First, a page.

Friday, November 4, 2011

Important Confessions


    I have been writing this post over and over in my head for the past several hours, and it has been so difficult to find the right words. After a lot of self-convincing and a little nervous pacing I’ve decided that this is something I need to share with you. It is personal, and it is really embarrassing. I’m still fighting back a sick-to-my-stomach feeling as I write this. Still I’m going to keep writing, because opening up about this may be the key in fixing this problem of mine for good.

I am a recovering compulsive liar.

   I don’t know when exactly it started, but it definitely started early. I was a (rather adorable, if I do say so myself) little girl who loved to tell stories. I used my imagination, I made things up, I exaggerated. Most kids do this, of course, and as expected people loved it, praised me for my creativity…and somewhere along the way I figured out that fantasy was better than reality.

As a pre-teen, I was very insecure. I wanted to have friends, I wanted to fit in, I wanted to be cool. When I was asked questions about my life, I would make up stories. I thought this made me seem cooler. I told people I’d done things I hadn't done, seen things I hadn’t seen, gone places I hadn’t gone. Sometimes it worked – people laughed and gasped at my stories, and I was good at telling them. For the most part, however, I was still awkward, still an outsider, and fantasy was still always better than the real world.

Fast forward to High School. I was still awkward and still wildly insecure. I was beginning to figure out who I was, but the idea of fantasy over reality still didn’t leave me. Lies, some big and some small, would find their way into conversations I had with people, most frequently people I would just meet in an effort to impress them. I didn’t see it then, but looking back I know exactly why I did it: Somewhere along the way I came up with the idea that no one would like who I was if I was just myself.

The real me wasn’t good enough.
and so, I lied.
I told so many lies I can’t even begin to remember them all.
And for that moment when the person I was talking to believed what I said, I felt better. I felt prettier, or stronger, or smarter. Better.

Another year or two went by. I found friends I could be completely myself around, friends I could tell anything to. I figured out what I loved, found my passion. I also found God. At sixteen years old I had a moment I still remember perfectly, possibly the most important few seconds in my entire life: I realized that God really does love me. Me, specifically. He knows my name, he knows my problems, and he loves me anyway.  And thus, I knew that my take on reality had to change. I can not begin to tell you how hard it was. I know that sounds ridiculous and many of you are probably like “Girl, you crazy. Just stop lying,” But here’s the thing: by this time I had formed a very bad, bad, bad habit. I literally had no control over it. Things that couldn’t be farther from the truth would just slip from between my lips before I’d even thought about it. Often times I would feel ill after something like that happened, cursing and hating myself for my dishonesty, but I was too embarrassed to admit what I did to the person I wronged. I am so, so, so sorry.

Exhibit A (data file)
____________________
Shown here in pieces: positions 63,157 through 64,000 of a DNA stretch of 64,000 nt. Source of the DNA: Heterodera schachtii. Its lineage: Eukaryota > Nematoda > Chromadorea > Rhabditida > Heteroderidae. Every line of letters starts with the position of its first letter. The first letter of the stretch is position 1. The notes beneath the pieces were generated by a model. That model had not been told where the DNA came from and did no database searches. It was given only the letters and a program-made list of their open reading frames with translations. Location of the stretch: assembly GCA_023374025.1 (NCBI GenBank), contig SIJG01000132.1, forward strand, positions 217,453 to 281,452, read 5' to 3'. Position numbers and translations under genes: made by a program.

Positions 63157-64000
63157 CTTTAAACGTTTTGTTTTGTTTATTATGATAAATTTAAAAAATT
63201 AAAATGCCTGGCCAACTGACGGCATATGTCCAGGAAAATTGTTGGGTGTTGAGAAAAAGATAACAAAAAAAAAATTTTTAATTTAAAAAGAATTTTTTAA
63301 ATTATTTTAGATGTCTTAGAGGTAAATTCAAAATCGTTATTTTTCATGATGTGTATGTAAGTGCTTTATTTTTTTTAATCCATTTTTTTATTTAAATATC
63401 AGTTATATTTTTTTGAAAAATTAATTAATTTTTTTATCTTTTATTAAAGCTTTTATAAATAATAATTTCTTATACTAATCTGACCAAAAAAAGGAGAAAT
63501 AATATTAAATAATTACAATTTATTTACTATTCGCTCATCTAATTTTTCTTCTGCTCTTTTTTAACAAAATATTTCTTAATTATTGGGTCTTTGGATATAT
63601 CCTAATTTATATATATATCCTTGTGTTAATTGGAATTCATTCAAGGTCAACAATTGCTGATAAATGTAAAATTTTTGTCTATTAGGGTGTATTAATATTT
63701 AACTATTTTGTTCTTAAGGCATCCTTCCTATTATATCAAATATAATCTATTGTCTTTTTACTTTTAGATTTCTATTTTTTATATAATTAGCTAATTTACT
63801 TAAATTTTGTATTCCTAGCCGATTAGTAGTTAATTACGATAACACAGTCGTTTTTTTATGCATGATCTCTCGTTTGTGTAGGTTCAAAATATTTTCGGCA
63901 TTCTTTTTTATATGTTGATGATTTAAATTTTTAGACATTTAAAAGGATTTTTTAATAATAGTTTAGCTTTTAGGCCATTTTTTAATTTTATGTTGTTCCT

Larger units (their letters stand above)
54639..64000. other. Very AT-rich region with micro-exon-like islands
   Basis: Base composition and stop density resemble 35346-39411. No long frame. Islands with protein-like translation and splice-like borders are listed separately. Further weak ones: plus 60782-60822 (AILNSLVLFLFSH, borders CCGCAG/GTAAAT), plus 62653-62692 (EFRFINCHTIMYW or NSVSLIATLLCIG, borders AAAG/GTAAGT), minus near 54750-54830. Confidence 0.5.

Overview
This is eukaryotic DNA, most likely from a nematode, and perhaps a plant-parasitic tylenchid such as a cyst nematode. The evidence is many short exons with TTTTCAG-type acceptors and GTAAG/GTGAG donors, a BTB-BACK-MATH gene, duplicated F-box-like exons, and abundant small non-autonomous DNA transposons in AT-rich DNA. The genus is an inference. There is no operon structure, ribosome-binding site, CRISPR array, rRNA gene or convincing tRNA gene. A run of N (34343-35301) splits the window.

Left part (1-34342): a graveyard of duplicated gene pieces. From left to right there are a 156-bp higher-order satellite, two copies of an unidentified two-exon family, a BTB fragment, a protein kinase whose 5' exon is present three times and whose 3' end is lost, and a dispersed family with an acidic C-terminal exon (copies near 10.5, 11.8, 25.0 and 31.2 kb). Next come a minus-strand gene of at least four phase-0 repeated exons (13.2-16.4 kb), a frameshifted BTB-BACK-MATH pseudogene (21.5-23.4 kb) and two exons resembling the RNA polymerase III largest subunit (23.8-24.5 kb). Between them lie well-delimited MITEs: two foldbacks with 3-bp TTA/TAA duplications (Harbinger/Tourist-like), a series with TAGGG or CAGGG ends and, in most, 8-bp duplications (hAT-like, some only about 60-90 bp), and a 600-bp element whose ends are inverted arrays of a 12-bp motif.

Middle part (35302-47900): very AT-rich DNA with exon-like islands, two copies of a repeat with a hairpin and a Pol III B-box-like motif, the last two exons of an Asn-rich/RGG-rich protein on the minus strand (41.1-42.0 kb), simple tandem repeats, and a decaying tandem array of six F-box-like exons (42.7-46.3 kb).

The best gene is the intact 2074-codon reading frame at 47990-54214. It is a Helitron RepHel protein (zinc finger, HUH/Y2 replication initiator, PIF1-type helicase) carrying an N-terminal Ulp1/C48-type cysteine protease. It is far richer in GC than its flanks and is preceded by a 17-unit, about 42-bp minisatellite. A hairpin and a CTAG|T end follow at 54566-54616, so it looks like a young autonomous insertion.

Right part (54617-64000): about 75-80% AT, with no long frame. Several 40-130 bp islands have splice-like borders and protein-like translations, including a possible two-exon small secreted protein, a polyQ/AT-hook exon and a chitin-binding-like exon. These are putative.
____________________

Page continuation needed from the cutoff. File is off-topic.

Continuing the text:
This had become a big, evil problem that I knew I had to beat. I talked to church leaders, I kept a journal, I prayed and prayed and prayed and prayed some more. Thankfully, things were able to improve and time went by. I became more comfortable with who I was – I give 100% of the credit for that to my church. The testimonies of beautiful friends, inspiring teachers and church leaders uplifted me so very much – and the closer I became to God, the less often I was tempted or compelled to tell lies.

   Things are looking up, but my struggle is far from over: Occasionally, it still happens. It happened this week, actually. Every once in a while a silly, completely unnecessary lie slips from my mouth before I can think about it. My husband has caught me in this once or twice, and when he asked me why I did it I couldn’t give him a real answer. All I could say is I don’t know. I don’t know why I do this.

And I don’t.
But I am doing everything I can to bury this problem for good.
    My biggest fear about posting this today is that it will cause friends and family to distrust me. I don’t want that. I love my wonderful friends and family so much and couldn’t bear to lose any of them. If distrust is your first impulse please know how sorry I am, and how hard I am working every day to change this part of my life.
   In contrast, my greatest hope about posting this today is that, by announcing this to the world I will find the bravery to admit these mistakes when they happen. I am hoping I can find support and maybe some encouragement. Maybe I can conquer this for good if the consequence of failing is not just letting me down, but letting all of you down.

Thank you for reading. Thank you for being there. Thank you for existing.
I love you.

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